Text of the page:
As reported in the JTA Daily Briefing, 19 Jewish organizations (mostly JCC’s) received an email threat yesterday (Sunday) morning. The threat alleged that the writer was concerned about an immigration issue and threatened to remotely detonate bombs if a certain demand was not met. The Community Security Initiative (a joint program of UJA-Federation and JCRC-NY) immediately communicated with our local and federal partners. The consensus was that the threat was not credible.
Do you have a threat procedure? Do you regularly review your procedures and/or drill? Should we be worried?
At this time the experts conclude that incidents referencing threats against schools, Jewish facilities and businesses are not likely t0 represent a credible terrorist threat for two reasons:
- terrorists’ rarely provide operational insight into their planning, and
- the fact that nearly all hoaxes in the United States are conducted by criminal actors or those instigating a nuisance prank.
Consider yesterday’s incidents to be a drill
Now is a good time to review your threat protocols. Of course you call 911, but are the right people authorized to do so. Who else needs to be notified? Should you evacuate? Who makes the decision? Learn more about bomb threats and more on our dedicated webpage: www.jcrcny.org/bomb
Evacuations can be tricky. Review our post, To evacuate or not to evacuate? That is the question. Triggering an evacuation could be an effective part of an active threat plan, with an attacker waiting outside to shoot, stab, bomb or ram those fleeing the building.
Bottom line. Consider identifying a relatively safe haven within your building (e.g., a gym or auditorium). Create a protocol to ensure that the safe haven in inspected every day to confirm that there are no suspicious objects present. If a threat is delivered, the safe haven can be quickly checked and the building occupants can temporarily be moved into that room. After the police arrive, they should check the immediate surroundings for possible threats before the people are allowed to exit.
Of course, there’s an old Army saying (sometimes attributed to Gen. Eisenhower) that, “Plans are worthless, but planning is essential.” May we never need to implement those plans.
Recent Propaganda Releases by ISIS and Al-Qa’ida Promote Intensified Attacks by Supporters in the West
This assessment from NYPD has information that can be used to support both the federal and New York State grant applications. We highlighted issues concerning the Jewish community.
Open Source Assessment/February 10, 2020
Two recent extremist propaganda releases disseminated by ISIS’s al-Furqan Media and al-Qa’ida in the Arabian Peninsula’s (AQAP) Al-Malahem Media called on Salafi-jihadist supporters to intensify attacks as part of a retaliatory campaign of violence against the West, which may resonate with homegrown violent extremists (HVEs) based in the U.S. Both media campaigns referenced a broad variety of tactics, with ISIS’s statement promoting the use of conventional and chemical weapons, and AQAP’s message promoting simple, low-tech methods, as well as cyberwarfare campaigns.
- While both propaganda statements called for an escalation in attack efforts, ISIS’s propaganda release notably emphasized a “new phase” geared specifically towards targeting Israeli and Jewish interests. ISIS previously referenced chemical weapons tactics in numerous propaganda graphics, demonstrating the group’s persistent support and interest in this attack method. While the NYPD is not aware of any credible, active, or specific threats at this time, this statement, coupled with an already heightened threat environment, may serve as a catalyst for increased violence against Jewish communities.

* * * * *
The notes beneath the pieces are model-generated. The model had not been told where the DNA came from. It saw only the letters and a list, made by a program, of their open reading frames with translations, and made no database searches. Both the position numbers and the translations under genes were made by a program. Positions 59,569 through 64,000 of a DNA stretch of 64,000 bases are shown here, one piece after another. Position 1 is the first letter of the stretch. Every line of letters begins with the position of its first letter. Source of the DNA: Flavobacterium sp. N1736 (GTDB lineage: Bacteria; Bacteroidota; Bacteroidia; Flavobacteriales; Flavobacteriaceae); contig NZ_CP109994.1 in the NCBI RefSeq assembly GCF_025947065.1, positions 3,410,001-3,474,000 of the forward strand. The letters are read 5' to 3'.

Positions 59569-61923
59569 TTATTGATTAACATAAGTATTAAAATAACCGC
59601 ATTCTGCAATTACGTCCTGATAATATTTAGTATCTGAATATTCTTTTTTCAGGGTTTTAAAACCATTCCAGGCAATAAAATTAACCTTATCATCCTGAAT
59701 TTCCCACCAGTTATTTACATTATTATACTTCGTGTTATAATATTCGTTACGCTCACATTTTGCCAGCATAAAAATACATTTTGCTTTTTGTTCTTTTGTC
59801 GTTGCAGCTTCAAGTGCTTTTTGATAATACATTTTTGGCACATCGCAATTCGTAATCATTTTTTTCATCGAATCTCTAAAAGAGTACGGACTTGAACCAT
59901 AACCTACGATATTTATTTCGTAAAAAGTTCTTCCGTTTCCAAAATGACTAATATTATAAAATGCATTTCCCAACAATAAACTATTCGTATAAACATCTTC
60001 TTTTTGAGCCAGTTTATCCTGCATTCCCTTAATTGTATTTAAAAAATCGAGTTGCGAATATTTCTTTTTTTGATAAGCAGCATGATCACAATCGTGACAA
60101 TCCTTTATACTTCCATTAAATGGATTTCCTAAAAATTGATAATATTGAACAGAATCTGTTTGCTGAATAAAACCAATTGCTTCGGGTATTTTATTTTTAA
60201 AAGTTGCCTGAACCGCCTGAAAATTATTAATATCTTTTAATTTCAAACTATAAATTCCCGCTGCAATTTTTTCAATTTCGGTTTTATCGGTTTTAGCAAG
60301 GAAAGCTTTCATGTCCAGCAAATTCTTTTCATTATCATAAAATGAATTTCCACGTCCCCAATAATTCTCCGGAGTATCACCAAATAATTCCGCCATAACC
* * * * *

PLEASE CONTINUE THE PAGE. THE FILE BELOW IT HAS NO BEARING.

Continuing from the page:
- Additionally, AQAP’s latest propaganda release may potentially have a stronger resonance with al-Qa’ida-aligned HVEs in the West following the recently confirmed death of Qasim al-Rimi, the leader of AQAP, who was killed in a targeted U.S. counterterrorism operation in Yemen.
- On January 27, 2020, ISIS’s official media apparatus published a 37-minute Arabic-language audio statement attributed to its new spokesperson, Abu Hamza al-Qurayshi, marking his second speech since the death of ISIS leader Abu Bakr al-Baghdadi and spokesperson Abu al-Hassan al-Muhajir in separate U.S. counterterrorism operations. While much of the statement—titled “God Destroyed Them and a Similar Fate Awaits the Disbelievers”—revisited ISIS’s narrative of survivability and endurance despite strategic setbacks, al-Qurayshi notably declared war on Israel, and called for ISIS supporters to broadly intensify their attack efforts worldwide.
- Throughout the speech, al-Qurayshi claimed that U.S. narratives about ISIS’s defeat in the Middle East are false and that the U.S. has historically been unable to defeat its adversaries, specifically referring to the U.S. withdrawal from Iraq in 2011. He asserted that ISIS will persist despite al-Baghdadi’s death. The statement appears to have been recorded in recent weeks, as it also referenced the death of Iranian Islamic Revolutionary Guard Corps Quds Force (IRGC-QF) Major General Qassem Soleimani, who was killed in early January 2020.
- After congratulating ISIS militants for waging a retaliatory campaign of violence in response to the deaths of al-Baghdadi and al-Muhajir, al-Qurayshi encouraged supporters to continue the revenge efforts by increasing the frequency of attacks. This specific statement could potentially resonate with lone offenders as a call to arms from core ISIS leadership.
- Al-Qurayshi announced the beginning of a new stage for ISIS aimed at reclaiming Jerusalem. He specifically urged ISIS affiliates in the Sinai Peninsula and Syria to turn Israeli “settlements and markets into a proving ground for your rockets and chemical weapons.” He also ordered Muslims to thwart the U.S. peace plan referred to as the “Deal of the Century,” and implored Palestinians and Muslims worldwide to target Jews. While previous ISIS messaging also emphasized the targeting of Jewish and Israeli interests in an effort to inspire attacks by established ISIS affiliates and lone offender supporters, the emphasis on these targets in this audio message likely coincides with the latest proposed U.S. peace plan for the Middle East.